“It is a fearful thing to fall into the hands of the living God.” —Hebrews 10:31
Our business is not to think out our own idea of what God should be, but to find out, as far as we can, what God really is. Let me then remind you of the deluge. When the world was covered with inhabitants, and according to the computation of some, owing to the longevity of man, with a population more numerous than the present which crowds it (however that is not a material point in the question), when the world was covered with inhabitants, and these had sinned, God destroyed all flesh from off the face of the earth with the exception of eight souls, whom in his sovereignty he saved in the ark. Can you picture to yourself the horrors of that tremendous day, when the fountains of the great deep were broken up and the rains descended from on high? Here were millions of creatures like ourselves destroyed at a blow! Can you hear their shrieks and cries? Do you see them clambering in affright to the mountain tops? Do you behold them struggling for existence amidst the devouring flood? Can you hear the cries of the last strong swimmers in their agony? Who does all this? It is that God who so hates sin, that, though he is infinite love, —and we would never detract from that attribute, —he is also infinite justice, and will by no means spare the guilty. Do not imagine that he who thus destroyed the world with a flood was never at any other time equally severe. Let me show you the dreadful picture of Sodom and Gomorrah and the other cities of the plain. Those cities were filled with inhabitants, happy and cheerful like ourselves. They found their happiness, however in sin, and their sin had so provoked God to anger that after a personal visit to the spot, what did he? Ho, you who believe in effeminate personification of shallow benevolence, turn hither your blind eyes if perhaps the fire which fell from heaven may yield you some ray of light. Can you see the dwellers of those cities when the fiery hail begins to fall? in vain their cries, in vain their tears, the burning sleet pitilessly descends until one dreadful sheet of flame enwraps the sky and all the men of the plain are consumed before the terrible wrath of the Most High. What think ye of this scene of horror? And what of those words of Peter where he speaks of God who, turning the cities of Sodom and Gomorrah into ashes, condemned them with an overthrow, making them an example unto those that after should live ungodly.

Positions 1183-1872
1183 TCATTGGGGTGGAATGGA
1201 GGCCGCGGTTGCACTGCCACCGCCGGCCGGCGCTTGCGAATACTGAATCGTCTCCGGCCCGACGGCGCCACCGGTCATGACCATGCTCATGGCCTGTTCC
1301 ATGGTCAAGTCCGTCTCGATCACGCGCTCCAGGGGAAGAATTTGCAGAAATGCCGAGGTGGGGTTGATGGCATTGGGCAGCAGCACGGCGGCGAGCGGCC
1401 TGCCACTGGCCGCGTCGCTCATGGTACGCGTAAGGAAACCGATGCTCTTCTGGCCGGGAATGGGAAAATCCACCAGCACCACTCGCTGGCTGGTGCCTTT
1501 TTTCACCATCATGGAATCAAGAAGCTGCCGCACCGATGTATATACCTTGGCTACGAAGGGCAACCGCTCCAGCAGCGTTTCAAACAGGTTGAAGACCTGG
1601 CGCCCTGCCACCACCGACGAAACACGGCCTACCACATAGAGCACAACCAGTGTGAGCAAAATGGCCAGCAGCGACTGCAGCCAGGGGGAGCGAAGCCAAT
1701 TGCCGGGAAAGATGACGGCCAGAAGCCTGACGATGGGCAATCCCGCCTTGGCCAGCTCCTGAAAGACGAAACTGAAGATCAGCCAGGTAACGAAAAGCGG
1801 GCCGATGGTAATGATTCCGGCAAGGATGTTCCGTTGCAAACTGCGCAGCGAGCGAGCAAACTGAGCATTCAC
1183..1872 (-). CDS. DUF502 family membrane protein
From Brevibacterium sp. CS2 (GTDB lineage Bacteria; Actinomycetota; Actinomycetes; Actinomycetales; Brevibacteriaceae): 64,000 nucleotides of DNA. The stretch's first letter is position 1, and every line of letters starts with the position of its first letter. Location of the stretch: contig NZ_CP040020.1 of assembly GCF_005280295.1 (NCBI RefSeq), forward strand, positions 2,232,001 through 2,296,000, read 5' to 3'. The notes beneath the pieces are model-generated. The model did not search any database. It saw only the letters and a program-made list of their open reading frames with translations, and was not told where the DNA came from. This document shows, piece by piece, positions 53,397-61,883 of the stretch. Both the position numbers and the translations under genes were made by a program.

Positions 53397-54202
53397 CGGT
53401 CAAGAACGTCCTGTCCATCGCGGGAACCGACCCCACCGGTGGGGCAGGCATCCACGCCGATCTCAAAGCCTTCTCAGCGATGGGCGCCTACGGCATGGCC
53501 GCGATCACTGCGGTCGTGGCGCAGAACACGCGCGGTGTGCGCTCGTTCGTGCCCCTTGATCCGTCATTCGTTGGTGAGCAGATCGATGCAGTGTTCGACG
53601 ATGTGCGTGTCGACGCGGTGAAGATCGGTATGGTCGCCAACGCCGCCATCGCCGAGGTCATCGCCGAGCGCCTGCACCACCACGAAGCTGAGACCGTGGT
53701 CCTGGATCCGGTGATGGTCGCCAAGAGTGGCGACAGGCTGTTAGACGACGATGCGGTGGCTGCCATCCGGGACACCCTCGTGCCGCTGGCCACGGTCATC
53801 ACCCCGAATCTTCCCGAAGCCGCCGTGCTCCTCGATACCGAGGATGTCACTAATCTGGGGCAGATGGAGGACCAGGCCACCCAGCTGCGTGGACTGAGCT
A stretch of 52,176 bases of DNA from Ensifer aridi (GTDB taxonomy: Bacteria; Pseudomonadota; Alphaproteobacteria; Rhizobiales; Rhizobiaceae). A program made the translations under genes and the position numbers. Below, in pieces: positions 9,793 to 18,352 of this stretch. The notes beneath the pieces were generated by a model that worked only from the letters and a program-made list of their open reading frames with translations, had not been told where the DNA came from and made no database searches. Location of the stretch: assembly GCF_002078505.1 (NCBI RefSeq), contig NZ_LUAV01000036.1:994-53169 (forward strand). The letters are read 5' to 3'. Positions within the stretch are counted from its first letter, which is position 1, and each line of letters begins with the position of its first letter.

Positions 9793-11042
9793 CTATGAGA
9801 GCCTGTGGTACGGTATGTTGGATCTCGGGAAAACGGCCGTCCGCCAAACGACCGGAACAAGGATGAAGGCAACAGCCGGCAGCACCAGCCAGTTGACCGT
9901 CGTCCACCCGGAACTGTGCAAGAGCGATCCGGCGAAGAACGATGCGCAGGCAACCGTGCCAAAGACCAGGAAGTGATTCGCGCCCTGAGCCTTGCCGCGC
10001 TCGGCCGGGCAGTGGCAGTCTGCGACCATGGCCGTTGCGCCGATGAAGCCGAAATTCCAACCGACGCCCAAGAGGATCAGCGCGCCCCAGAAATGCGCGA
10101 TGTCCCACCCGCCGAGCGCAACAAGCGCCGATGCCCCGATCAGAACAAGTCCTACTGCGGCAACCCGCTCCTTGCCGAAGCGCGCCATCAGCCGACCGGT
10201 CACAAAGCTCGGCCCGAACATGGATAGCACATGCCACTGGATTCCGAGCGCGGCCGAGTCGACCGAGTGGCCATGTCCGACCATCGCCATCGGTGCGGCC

Charles H. Spurgeon (1834-1892) Delivered Sunday Morning, March 25, 1866 at the Metropolitan Tabernacle, Newington Metropolitan Tabernacle Pulpit, Vol. 12, Sermon No. 682 “Future Punishment a Fearful Thing”